We live in an amazing world! Very much enjoyed your photos. It's interesting to think of how explorers managed without all of our technology and then of how they were not believed. It would be neat to have heard the conversations… :)

Peggy Woods (author) from Houston, Texas on July 24, 2012:

Hi sgbrown,

Glad that I could show you some of the amazing colors in Yellowstone National Park. See my other hub for more information and photos. Hope you can cross Yellowstone off of your bucket list in the near future. Thanks for your comment and votes.

Peggy Woods (author) from Houston, Texas on July 23, 2012:

Hi vocalcoach,

Nice that you were able to visit Yellowstone with your family when you were a child of 8. It is so striking a place that it is easy to see why it lingered in your memory. Thanks for the 5 star rating, your comment, votes and the share. So happy that you enjoyed my photos.

Peggy Woods (author) from Houston, Texas on July 22, 2012:

Hi Cyndi10,

"Evil brew of beauty"...interesting description of some of the sights in Yellowstone. It can get a bit smelly also because of sulfur content in some areas. It is one of the most active areas on earth with an ever changing landscape. Despite it's beauty, my mother was actually glad to leave that area. Thanks for your comment. Glad that you liked my pictures.

Peggy Woods (author) from Houston, Texas on July 22, 2012:

Hi Mary,

Yes, it is a good thing that they have built those raised wooden walkways because the earth's crust is very thin in those areas and one could end up with one's foot going through and into some boiling hot water! People are warned to stay on the paths in Yellowstone. Aren't those colors amazing! So glad that you liked this. Thanks for your comment, votes and share.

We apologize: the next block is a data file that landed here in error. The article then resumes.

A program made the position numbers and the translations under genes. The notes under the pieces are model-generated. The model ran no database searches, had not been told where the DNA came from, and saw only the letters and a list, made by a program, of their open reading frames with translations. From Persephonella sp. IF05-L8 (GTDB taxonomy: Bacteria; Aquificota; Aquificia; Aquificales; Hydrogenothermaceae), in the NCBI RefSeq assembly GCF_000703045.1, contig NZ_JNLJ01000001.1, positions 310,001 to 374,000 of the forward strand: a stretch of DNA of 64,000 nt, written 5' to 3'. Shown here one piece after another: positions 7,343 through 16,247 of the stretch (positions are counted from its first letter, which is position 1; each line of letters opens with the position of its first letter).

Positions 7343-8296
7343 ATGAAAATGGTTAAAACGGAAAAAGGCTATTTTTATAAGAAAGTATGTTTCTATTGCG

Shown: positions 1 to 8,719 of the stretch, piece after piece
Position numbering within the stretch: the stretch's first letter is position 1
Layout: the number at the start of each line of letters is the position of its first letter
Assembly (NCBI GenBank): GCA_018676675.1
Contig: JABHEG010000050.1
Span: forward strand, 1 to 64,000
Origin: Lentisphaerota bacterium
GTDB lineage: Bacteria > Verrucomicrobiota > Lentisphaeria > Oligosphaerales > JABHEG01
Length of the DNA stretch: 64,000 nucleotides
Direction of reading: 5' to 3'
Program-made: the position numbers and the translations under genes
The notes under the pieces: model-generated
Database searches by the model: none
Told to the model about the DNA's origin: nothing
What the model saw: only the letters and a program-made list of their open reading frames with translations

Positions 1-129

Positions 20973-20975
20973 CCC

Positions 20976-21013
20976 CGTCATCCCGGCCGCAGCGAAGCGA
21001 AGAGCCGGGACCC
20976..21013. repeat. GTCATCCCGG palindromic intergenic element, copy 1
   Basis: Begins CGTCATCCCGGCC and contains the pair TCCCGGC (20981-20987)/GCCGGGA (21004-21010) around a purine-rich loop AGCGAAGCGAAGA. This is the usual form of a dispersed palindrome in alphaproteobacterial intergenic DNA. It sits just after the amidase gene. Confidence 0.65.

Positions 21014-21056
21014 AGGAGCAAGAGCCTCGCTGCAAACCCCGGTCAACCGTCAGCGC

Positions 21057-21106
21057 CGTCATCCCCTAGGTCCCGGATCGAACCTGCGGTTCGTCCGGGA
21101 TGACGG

Sheila Brown from Southern Oklahoma on July 22, 2012:

Terrific hub! Absolutely makes me want to visit Yellowstone, soon! Is added to the top of my "bucket list". Wonderful information and beautiful pictures! Voted up and awesome!

Audrey Hunt from Idyllwild Ca. on July 22, 2012:

Dear Peggy ~ This is a spectacular sharing of mother nature's paintings.

You are a stunning photographer! I enjoyed this lovely journey so very much. It took me back to a time when I was 8 years old visiting Yellowstone with my family. I was completely mesmerized by "Old Faithful." I gave this 5 stars and voted up and across (not funny) and will be more than happy to share this everywhere!

Cynthia B Turner from Georgia on July 22, 2012:

Hello Peggy, Your photography is wonderful, but the pictures look like an evil brew of beauty. Thank you for giving us so much information and for sharing your pictures.

Mary Hyatt from Florida on July 22, 2012: